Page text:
ISU Starts Classroom StudyPosted: Updated:
Indiana State University has asked a design firm to study its classroom facilities. President Dan Bradley says with enrollment at a 40-year high, simply upgrading classrooms on campus "isn't really enough." September 25, 2014
TERRE HAUTE, Ind. -- With enrollment at a more than 40-year high and amid national recognition in a number of areas, Indiana State University is launching a comprehensive study of its classroom facilities as part of its ongoing effort to ensure continued success.
During his fall address to the university Wednesday, President Dan Bradley said the global design firm Gensler will work with a team of faculty and administrators in examining classroom learning environments. The goal is development of a long-range plan focusing on teaching configurations and orientation, environmental quality, activity zones with surrounding classrooms and technology.
"We've been putting significant dollars into upgrading classrooms on campus," he said. "It's become clear that just upgrading classrooms isn't really enough. What we need to be doing is thinking collectively about what we need those classrooms to be doing for us and for the students. Most of the classrooms we will have on this campus 25 years from now are already here. We want to make sure that what we do is the best use of those dollars."
The theme of this year's address was "Getting Happy, Celebrating Progress and Collaborating for a Stronger Future," and Bradley said there is much to celebrate.
Indiana State's fall enrollment figure of 13,183 represents a more than 26 percent increase since 2008 and is the highest since 1971, Bradley noted. Graduate school enrollment is at an all-time high and one in four students is a U.S. minority. Eighty-six percent of new freshmen are Indiana residents and the university continues to serve high numbers of first-generation students and those from low to moderate income families. More than one fourth of this year's freshmen are 21st Century Scholars and 54 percent are receiving federal Pell grants.
The university is also making progress in keeping students enrolled, with a 6.4 percent increase in the past four years in retention of first-year students and a 12.5 percent increase in retention of first-year African-American students during the same period. Retention of 21st Century Scholars has increased by 7.5 percent in just the past two years.
Bradley also touted the university's second straight No. 1 ranking for student community service by Washington Monthly magazine, which ranked Indiana State No. 30 overall among national universities - right between Michigan State and Duke, he observed. State is also on the President's Higher Education Community Service Honor Roll for the eighth straight year, this time with distinction.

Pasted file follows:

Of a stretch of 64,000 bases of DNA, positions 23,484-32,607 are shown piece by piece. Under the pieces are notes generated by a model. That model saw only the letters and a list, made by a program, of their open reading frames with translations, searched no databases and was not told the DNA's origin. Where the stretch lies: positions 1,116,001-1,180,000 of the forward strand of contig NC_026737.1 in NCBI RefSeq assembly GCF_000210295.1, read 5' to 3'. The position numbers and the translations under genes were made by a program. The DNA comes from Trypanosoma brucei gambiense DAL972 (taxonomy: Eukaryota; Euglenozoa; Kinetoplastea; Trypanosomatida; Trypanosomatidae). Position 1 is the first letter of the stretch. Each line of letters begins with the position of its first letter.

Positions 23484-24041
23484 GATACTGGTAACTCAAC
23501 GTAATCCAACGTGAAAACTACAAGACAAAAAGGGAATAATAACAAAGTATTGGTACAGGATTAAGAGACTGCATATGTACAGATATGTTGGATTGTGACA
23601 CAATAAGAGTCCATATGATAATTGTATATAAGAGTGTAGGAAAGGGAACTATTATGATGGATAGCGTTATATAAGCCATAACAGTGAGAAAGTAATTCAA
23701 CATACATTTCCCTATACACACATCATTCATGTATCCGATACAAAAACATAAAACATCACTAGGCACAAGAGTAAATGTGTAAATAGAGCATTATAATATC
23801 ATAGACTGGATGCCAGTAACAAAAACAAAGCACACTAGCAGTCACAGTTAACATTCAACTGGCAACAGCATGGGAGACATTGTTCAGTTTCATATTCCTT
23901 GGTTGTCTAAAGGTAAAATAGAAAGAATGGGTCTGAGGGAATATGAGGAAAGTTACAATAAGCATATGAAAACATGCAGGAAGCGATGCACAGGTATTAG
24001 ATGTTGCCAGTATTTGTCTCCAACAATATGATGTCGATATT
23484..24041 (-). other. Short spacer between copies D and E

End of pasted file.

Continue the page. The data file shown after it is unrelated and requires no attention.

Also, Forbes magazine has recognized Indiana State on its list of America's Top Colleges for the fourth year in a row; the university is once again on Princeton Review's lists of Best Midwestern Colleges, Best Business Schools and Green Colleges; and was selected as a Tree Campus USA for the sixth straight year.
Indiana State has achieved Indiana Commission for Higher Education benchmarks for performance-based funding in 10 out of 12 categories. Progress is still needed, however, in on-time degree completion and number of doctoral degrees awarded.
Sorority participation is up this fall, Bradley said, following the opening of Reeve Hall, which serves Greek women with the first new campus residence hall in more than 40 years.
Mills Hall, one of four units in the Sycamore Towers complex built in the mid-1960s, is undergoing renovation and work continues on a privately constructed student housing and retail complex on Terre Haute's Wabash Avenue.
As part of an effort to make this year's fall address more interactive, Bradley invited his audience to send text messages about what they would like to see more of in downtown Terre Haute. More "sit down" restaurants was the No. 1 choice, followed by boutiques, clothing and specialty stores and grocery stores and pharmacies.
Bradley used his address to announce three new strategic planning initiatives:
* A major multi-year upgrade of the university's communications system to include new voice technologies, such as a text-to-voice emails, an option to have calls to office phones sent to cell phones and advanced technologies for high-volume call situations
* A persistence to graduation Initiative aimed at helping third and fourth-year students complete their degrees
* An integrated team from academic affairs and enrollment management, marketing and communications to dramatically increase enrollment in degree completion and distance-delivered programs
Bradley also announced a new university-wide award for collaboration, with the first award to be presented next year to recognize efforts that help address a university-wide need or issue. While touting existing examples of offices, colleges and departments working together, he said the university must continue to make progress toward its goals, including producing more graduates.
"I absolutely understand that we aren't going to be able to do it by having people work harder. People are going to have to work differently if we're going to be successful," he said. "The key to that is working collaboratively."
Recalling an earlier fall address in which he said Indiana State was in third gear and getting ready to shift into overdrive, Bradley closed by saying," We have good revolutions but we are not on an Indy track. We are on a Grand Prix track. To win the race, we are going to have to learn to turn right and brake on occasion."
Source: Indiana State University